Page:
HIPAA Encryption: How Can You Tell Password-Protection Was Used Instead of Encryption?.

While I don’t mean to pick on Colorado Neurodiagnostics, a Colorado company that recently experienced a patient data breach, the short article announcing the loss of their computer with medical data illustrates how one can conclude that HIPAA laptop encryption was not used.

Colorado Neurodiagnostics PHI Breach

According to denverpost.com, a Colorado Neurodiagnostics laptop containing “patient names, dates of birth and clinical information” was stolen (the article doesn’t give details on when, where, or how).  Other information, such as SSNs, financial information (usually credit card numbers), addresses, or phone numbers were not stored on the machine.

The article notes that password protection was used to secure the data.  The problem with this statement, though, is whether password protection was linked to medical encryption software, such as AlertBoot full disk encryption.  The difference in security is the difference between night and day.

Password protection, if you will, is like hiding a house key under the welcome mat: check the usual places, and there’s a very realistic chance that you’ll find a way in.  Bypassing the usual password protection login prompt can be as simple as removing the hard disk from a computer and wiring it up to another one (it takes maybe 15 minutes and $5 worth of tools and cables).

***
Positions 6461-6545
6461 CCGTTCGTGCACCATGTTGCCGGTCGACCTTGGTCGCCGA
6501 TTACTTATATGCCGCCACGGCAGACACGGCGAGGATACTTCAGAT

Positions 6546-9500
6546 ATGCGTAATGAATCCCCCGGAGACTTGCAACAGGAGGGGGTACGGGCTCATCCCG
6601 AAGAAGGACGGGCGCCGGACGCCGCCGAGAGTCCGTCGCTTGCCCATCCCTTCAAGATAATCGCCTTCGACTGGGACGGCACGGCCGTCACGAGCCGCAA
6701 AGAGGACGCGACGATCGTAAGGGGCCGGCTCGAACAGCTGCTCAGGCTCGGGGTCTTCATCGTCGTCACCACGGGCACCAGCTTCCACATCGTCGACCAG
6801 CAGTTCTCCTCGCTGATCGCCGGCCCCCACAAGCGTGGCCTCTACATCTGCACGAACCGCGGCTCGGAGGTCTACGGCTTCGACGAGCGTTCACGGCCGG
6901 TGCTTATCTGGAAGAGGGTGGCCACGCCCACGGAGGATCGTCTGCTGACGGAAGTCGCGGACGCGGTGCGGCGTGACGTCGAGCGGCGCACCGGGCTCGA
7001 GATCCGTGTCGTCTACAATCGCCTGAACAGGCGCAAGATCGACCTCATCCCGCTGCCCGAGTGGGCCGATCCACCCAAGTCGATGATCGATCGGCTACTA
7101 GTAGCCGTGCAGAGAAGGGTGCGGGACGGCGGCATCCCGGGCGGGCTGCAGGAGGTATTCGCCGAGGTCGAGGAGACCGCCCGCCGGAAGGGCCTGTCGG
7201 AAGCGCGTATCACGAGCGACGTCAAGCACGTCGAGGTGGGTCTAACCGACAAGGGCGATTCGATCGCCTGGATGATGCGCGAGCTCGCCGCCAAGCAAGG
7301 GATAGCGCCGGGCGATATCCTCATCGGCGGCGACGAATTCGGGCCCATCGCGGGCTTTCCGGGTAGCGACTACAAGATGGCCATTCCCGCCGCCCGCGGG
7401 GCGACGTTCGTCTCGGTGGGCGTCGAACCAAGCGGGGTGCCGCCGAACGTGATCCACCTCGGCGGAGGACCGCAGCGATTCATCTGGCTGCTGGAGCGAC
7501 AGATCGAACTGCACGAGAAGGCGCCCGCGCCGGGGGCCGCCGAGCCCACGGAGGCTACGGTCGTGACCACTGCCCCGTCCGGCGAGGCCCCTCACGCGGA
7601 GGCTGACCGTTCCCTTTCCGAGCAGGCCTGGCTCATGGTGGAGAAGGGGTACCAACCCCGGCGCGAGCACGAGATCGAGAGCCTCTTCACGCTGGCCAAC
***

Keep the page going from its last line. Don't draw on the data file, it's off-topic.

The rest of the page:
In contrast, using encryption software is like putting a moat with sharks around the house: if you know the password, you can get the drawbridge to be lowered down.  Otherwise, there’s no realistic way in.

Why would one use one over the other?  Well, for one, they look the same.  Like a brand new car that’s missing its engine, you can’t really tell that encryption is not linked to the password protection prompt just by looking (unless you crack open the hood).

So how can one tell?  Well, when it comes to covered entities, you can tell because they make an announcement and otherwise contact affected patients.

HIPAA Data Security: Encryption Gives You a Free Pass

Under the federal statute known as HIPAA, a medical organization is required to do the following if patient data is lost, stolen, or otherwise unaccounted for:

  • Notify the Department of Health and Human Services, which oversees HIPAA.
  • Notify the people affected by the data breach.
  • Make a public announcement if over 500 people are affected or if it’s impossible to notify them individually.

The one caveat is that all of the above become optional if encryption is used to secure the data.  In other words, HIPAA covered entities that used encryption can choose whether to go public with the news of the data breach or not (and you can bet they do not.  Among other things, admission to such a breach invites a federal investigation, possibly resulting in a fine up to $1.5 million, not to mention lawsuits from those who were affected).

The fact that Colorado Neurodiagnostics made the announcement indicates that encryption was not used to protect patient data.  Based on the information that was stored on the stolen laptop, perhaps Colorado Neurodiagnostics didn’t think it was necessary to use encryption, although others may present a different opinion.

And that’s how you can tell.

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